When You’re No Longer At Home In Your Own Skin

It was a snake that first taught me that growth is uncomfortable.

It was a Kenyan sand boa, a small and docile breed, that found its way into my life over twenty years ago. The gentle creature seemed to enjoy being handled and even was tolerant of the inquisitive sniffs and snorts of my over-enthusiastic pug.

All that changed one day when he acquired a defensive posture when I reached into his enclosure to refill his water. Startled, I pulled my hand back and examined him through the safety of the glass. I immediately noticed that his eyes were clouded and his normally striking patterns seemed muted.

I soon realized that the young snake had outgrown his own skin and was making preparations  to shed his restrictive covering. Curious and with a front-row seat of the process, I watched him over the next couple weeks.

And I learned that growth is uncomfortable.

 

The snake’s discomfort was clear. Instead of moving around his enclosure, he alternated between hiding under some debris and attempting to force the old skin off with the help of a rough branch. He refused to eat and he became irritable when stimulated. The translucent eye caps meant that he retained some sense of light and shadow, but he struggled to orient with his compromised vision.

Watching him, I alternated between awe at nature’s solution to a growing body in an inflexible skin and dread that this creature had to endure this experience throughout its life. Growth was inevitable, and with it, discomfort.

Early one morning, I was elated to see the old skin lying across the branch, which apparently had eventually been of assistance. The newly-unencumbered snake was luxuriated on his heat rock; he seemed drawn to the warmth more than usual as his new and fragile skin was forming. Later that day, he gladly accepted the offered food, ready to embrace life again.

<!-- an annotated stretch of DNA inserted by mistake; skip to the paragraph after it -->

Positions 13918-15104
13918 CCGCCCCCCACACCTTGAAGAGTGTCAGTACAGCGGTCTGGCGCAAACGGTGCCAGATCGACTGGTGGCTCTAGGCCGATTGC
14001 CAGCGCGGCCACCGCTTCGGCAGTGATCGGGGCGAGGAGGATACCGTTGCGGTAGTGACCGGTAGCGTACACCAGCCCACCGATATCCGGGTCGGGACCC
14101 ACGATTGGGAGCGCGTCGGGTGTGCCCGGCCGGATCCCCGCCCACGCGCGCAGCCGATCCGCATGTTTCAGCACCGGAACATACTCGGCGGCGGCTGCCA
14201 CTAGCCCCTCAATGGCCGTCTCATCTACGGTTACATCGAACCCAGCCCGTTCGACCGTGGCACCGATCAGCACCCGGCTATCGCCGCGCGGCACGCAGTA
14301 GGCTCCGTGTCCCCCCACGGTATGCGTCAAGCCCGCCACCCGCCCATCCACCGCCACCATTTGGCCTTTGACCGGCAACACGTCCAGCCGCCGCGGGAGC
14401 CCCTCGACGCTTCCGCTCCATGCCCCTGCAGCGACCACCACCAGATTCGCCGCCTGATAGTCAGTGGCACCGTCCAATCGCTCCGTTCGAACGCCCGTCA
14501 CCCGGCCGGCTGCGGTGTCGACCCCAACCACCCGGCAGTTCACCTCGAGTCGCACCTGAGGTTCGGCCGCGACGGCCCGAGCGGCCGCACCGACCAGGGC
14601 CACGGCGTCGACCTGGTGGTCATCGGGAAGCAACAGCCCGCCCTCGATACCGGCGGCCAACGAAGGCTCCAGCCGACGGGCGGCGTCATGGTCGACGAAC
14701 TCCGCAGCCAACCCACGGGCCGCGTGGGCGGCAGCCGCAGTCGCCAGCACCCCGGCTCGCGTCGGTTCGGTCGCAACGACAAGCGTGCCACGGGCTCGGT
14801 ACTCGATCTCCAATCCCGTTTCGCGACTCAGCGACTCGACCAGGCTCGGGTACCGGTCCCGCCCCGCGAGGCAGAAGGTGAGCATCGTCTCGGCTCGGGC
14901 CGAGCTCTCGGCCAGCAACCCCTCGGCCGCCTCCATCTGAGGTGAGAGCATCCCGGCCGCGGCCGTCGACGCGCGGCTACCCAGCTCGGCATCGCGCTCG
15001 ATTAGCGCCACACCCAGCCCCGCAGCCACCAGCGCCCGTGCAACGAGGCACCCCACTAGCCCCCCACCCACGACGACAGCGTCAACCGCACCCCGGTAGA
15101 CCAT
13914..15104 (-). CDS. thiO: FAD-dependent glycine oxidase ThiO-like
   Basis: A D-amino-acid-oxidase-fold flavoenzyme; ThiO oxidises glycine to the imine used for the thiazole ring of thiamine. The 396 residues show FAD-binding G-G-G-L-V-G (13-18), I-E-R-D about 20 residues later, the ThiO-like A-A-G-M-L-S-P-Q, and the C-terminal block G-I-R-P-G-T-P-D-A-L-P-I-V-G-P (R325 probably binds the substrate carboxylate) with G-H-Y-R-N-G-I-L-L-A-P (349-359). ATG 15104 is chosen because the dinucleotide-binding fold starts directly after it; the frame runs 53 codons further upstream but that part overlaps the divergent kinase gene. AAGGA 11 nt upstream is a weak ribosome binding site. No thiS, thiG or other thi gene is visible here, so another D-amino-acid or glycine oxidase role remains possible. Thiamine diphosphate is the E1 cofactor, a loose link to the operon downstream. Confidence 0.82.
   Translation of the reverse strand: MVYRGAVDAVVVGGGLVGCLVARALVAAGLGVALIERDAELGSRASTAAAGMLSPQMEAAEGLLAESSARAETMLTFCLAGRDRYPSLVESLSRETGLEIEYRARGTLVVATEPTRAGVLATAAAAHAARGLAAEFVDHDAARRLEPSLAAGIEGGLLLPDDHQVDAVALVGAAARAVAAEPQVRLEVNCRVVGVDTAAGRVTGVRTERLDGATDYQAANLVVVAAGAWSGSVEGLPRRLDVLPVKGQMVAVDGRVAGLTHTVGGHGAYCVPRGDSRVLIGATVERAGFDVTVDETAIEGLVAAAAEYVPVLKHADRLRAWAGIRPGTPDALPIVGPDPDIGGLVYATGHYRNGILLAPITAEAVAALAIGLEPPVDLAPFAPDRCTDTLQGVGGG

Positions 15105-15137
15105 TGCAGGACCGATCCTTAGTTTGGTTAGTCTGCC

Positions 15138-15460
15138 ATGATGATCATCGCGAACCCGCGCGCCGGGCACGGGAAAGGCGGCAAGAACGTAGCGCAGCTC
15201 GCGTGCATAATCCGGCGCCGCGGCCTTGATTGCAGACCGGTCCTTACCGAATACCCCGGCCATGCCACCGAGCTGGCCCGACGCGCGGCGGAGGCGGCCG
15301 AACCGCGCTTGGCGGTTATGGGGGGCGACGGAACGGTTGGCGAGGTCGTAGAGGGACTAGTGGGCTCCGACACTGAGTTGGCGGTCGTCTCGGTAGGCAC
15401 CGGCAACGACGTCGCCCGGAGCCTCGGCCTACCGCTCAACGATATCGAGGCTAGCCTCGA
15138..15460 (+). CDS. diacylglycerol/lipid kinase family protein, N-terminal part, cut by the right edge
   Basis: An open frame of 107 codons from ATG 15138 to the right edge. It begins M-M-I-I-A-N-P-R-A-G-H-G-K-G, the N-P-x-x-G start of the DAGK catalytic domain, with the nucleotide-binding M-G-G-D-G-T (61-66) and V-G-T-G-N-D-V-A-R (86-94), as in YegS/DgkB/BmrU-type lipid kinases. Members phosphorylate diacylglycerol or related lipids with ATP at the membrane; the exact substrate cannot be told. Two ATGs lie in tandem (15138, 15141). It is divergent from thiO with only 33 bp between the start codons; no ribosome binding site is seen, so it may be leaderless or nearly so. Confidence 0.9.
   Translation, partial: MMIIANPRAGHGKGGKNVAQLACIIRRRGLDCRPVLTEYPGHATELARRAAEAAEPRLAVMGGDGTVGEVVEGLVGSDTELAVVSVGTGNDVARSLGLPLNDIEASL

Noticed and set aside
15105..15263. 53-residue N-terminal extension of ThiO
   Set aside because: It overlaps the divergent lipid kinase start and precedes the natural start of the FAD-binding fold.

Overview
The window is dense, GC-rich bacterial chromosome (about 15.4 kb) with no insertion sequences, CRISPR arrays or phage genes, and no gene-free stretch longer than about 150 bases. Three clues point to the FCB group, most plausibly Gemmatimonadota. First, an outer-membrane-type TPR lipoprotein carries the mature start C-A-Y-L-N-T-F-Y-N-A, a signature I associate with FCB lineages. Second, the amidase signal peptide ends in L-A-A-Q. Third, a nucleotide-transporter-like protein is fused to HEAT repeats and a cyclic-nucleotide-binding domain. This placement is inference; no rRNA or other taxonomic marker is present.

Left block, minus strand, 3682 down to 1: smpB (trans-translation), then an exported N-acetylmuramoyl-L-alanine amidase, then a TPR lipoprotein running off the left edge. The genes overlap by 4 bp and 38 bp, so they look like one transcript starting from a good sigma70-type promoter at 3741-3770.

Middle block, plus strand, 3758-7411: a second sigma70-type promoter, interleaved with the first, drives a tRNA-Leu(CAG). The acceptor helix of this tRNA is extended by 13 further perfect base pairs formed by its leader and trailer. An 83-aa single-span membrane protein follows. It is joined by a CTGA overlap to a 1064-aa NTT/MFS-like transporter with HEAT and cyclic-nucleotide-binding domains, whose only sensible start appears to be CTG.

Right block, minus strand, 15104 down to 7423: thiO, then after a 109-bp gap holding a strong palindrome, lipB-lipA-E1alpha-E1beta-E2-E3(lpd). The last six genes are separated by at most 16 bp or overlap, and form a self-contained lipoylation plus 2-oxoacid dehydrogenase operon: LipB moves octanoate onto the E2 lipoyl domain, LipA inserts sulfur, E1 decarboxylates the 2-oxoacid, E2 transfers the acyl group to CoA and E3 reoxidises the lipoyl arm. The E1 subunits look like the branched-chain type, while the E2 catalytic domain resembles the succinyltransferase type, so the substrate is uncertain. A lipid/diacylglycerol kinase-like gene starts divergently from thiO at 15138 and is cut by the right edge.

The snake left my life as abruptly as it had entered and I didn’t think of for many years. Until one day, some weeks after my ex left, when I suddenly felt constricted within my own life. I had grown accustomed to labels and roles that no longer applied. I existed within limitations that had become self-imposed.

At first, I tried to make it work, to try to force myself back to who I was.

But it didn’t work.

I was uncomfortable, fighting against the inevitable and resisting in an attempt to regain some sense of power and control over my life. I found myself continually drawn back towards my old ways of doing things, wanting to turn away from the fear and the pain.

I attempted to avoid the discomfort, to give it a wide birth and fill my sightline with distractions.

But it didn’t work.

I wanted to lash out. I wanted to hide. I wanted to be anywhere but where I was. Anyone but who I was.

I tried to tell myself to snap out of it, to move on already.

But it didn’t work.

And that’s when the image of the snake filled me with understanding. The growth was unescapable and so was the discomfort. Relief was to found not in an attempt to hold onto my ill-fitting skin in desperation, but in finding the courage to let it go.

And the willingness to embrace what came next.

 

 

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